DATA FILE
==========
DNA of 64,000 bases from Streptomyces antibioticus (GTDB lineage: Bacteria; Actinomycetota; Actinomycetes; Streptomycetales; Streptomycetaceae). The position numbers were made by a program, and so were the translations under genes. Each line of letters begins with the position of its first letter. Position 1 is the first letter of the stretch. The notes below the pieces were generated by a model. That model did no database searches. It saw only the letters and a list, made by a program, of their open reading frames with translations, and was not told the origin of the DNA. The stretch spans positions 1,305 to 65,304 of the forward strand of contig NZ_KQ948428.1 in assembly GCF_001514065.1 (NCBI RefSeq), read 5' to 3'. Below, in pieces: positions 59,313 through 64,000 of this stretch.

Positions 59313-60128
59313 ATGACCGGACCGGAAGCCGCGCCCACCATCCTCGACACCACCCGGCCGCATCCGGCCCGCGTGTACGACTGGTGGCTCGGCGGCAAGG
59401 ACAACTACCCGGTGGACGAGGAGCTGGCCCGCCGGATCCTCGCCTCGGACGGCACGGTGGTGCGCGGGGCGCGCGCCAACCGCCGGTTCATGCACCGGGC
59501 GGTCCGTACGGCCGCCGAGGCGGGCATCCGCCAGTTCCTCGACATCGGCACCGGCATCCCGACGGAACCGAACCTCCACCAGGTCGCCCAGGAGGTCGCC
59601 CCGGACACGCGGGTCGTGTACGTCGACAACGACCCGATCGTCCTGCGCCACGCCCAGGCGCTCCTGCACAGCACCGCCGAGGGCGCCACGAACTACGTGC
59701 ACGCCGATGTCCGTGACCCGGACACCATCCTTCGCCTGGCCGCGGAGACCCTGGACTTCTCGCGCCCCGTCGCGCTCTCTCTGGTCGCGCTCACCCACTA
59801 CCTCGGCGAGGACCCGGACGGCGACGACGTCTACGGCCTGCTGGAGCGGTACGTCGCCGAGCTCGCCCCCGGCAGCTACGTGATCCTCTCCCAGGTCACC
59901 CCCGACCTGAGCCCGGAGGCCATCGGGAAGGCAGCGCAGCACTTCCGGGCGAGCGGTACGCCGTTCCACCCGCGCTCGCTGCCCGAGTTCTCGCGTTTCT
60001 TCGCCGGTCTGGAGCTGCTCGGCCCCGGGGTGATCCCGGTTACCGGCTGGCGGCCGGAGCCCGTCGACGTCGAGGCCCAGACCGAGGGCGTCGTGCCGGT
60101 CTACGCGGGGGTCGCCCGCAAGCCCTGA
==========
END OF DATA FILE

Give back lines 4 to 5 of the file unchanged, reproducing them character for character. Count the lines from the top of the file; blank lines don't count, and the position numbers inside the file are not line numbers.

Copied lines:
59401 ACAACTACCCGGTGGACGAGGAGCTGGCCCGCCGGATCCTCGCCTCGGACGGCACGGTGGTGCGCGGGGCGCGCGCCAACCGCCGGTTCATGCACCGGGC
59501 GGTCCGTACGGCCGCCGAGGCGGGCATCCGCCAGTTCCTCGACATCGGCACCGGCATCCCGACGGAACCGAACCTCCACCAGGTCGCCCAGGAGGTCGCC